FCC and Net Neutrality — Some Predictions about the Fallout

The end of net neutrality — for now — is big news, because it’s a big deal; there’s just no getting around the fact that the way consumers experience the internet is going to change. What are some of the practical consequences?

On cybersecurity, it’s not at all obvious what the effect will be. Essentially, slowing down, speeding up, or blocking traffic can be both good and bad. On the plus side, service providers could use these tools to respond to attacks in real-time (blocking or slowing down traffic related to an attack). This is especially useful for a distributed denial of service (DDoS) attack. On the negative side, manipulating service speeds might in fact allow attackers to hide by, for example, taking advantage of a slower network speed to mask its behavior.

Quite apart from the obvious commercial questions – users having to pay more for certain content — there are serious free speech questions and the possibility of abuse. What if someone creates a website critical of of an ISP? (You can probably quickly find such websites that already exist.) Will the provider be permitted to slow down or even block access to that site? That seems like an obvious and particularly egregious example, but what about something more subtle – slowing down access to a political website, or social media sites, in which millions of users engage in political commentary? Could service providers do so in the name of protecting security? Would that be enough for them to get away with it?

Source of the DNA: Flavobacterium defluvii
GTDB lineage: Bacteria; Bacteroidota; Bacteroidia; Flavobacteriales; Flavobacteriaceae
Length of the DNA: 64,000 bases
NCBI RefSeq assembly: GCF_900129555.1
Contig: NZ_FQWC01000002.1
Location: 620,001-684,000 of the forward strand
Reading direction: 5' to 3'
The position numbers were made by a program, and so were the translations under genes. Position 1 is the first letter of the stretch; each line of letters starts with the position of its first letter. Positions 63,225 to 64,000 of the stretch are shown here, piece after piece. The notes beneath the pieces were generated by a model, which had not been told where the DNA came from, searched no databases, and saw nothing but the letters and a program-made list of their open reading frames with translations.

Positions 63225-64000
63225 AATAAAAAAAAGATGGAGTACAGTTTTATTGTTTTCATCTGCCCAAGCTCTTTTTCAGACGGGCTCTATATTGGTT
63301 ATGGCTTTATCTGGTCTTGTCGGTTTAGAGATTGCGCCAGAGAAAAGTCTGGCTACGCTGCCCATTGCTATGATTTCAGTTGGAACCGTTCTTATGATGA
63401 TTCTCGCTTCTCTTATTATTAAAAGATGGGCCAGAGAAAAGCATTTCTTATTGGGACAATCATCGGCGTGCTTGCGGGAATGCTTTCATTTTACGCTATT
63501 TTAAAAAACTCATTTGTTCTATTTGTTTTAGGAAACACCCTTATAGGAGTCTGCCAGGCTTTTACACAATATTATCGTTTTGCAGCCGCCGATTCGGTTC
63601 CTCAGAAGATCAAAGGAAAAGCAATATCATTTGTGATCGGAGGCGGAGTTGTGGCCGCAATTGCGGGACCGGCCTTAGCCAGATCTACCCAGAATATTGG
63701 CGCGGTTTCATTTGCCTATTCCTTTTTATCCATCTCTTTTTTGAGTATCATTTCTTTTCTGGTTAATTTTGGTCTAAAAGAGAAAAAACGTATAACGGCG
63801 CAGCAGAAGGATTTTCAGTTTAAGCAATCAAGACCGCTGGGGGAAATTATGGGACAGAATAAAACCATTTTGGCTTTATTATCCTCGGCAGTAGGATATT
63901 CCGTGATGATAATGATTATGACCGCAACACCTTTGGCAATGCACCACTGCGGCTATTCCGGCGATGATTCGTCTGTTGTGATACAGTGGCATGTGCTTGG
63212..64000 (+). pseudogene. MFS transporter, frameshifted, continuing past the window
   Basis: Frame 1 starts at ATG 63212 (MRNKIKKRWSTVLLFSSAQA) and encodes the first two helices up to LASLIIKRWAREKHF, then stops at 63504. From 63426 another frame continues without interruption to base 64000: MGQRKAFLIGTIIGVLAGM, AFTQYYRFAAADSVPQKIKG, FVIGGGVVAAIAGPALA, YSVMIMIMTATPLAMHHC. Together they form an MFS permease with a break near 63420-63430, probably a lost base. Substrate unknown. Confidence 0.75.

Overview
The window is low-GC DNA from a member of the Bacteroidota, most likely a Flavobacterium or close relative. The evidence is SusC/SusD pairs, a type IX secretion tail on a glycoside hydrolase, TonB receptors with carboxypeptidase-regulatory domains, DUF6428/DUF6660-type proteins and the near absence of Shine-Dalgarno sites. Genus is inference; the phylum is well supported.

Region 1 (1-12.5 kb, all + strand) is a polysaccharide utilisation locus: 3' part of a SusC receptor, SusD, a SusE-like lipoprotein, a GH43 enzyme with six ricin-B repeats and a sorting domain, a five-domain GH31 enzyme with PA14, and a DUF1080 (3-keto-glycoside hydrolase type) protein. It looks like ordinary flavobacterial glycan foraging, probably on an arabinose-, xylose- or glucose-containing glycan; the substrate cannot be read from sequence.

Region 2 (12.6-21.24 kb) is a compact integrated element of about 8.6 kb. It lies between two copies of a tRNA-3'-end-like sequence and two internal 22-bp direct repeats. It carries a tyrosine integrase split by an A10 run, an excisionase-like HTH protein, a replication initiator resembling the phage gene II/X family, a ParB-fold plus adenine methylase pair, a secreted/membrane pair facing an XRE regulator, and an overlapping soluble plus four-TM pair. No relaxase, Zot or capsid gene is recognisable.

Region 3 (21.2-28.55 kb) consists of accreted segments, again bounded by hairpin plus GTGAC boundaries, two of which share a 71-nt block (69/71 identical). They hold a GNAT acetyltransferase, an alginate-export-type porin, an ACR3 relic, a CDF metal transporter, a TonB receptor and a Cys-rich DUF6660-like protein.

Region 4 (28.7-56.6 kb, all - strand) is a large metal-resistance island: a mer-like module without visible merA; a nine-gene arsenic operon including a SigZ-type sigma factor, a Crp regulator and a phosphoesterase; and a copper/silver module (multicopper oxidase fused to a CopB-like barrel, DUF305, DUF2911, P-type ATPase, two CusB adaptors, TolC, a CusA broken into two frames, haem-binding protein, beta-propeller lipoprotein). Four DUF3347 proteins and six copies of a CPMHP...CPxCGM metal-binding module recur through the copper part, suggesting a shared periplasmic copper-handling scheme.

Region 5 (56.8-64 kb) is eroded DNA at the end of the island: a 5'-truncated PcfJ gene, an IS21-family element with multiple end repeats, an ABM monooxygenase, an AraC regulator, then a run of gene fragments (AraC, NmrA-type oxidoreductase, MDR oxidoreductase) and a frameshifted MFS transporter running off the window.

There will be legal challenges to the FCC’s repeal, ranging from whether the repeal is within the scope of the FCC’s authority, to whether it acted in an arbitrary and capricious manner, to whether the public comment process was properly utilized in the run up to the policy change (given the indication of fraudulent comments during the comment period). The immediate questions is whether any lawsuit will be filed quickly enough to allow a court to enjoin the action, and whether a court will agree that an injunction is necessary now, or whether the FCC may proceed while the litigation plays out in a parallel process. (The New York Attorney General has already signaled filing a lawsuit.)

Finally, it will be important to see how user agreements reflect the requirement of transparency. The agreements will, of course, probably be effectively useless, added on to lengthy end user agreements that no one reads. (Tip: you should read your agreements.)

The political battle is far from over, the legal battles are just beginning, and the way the internet will change is going to take some time for users to internalize.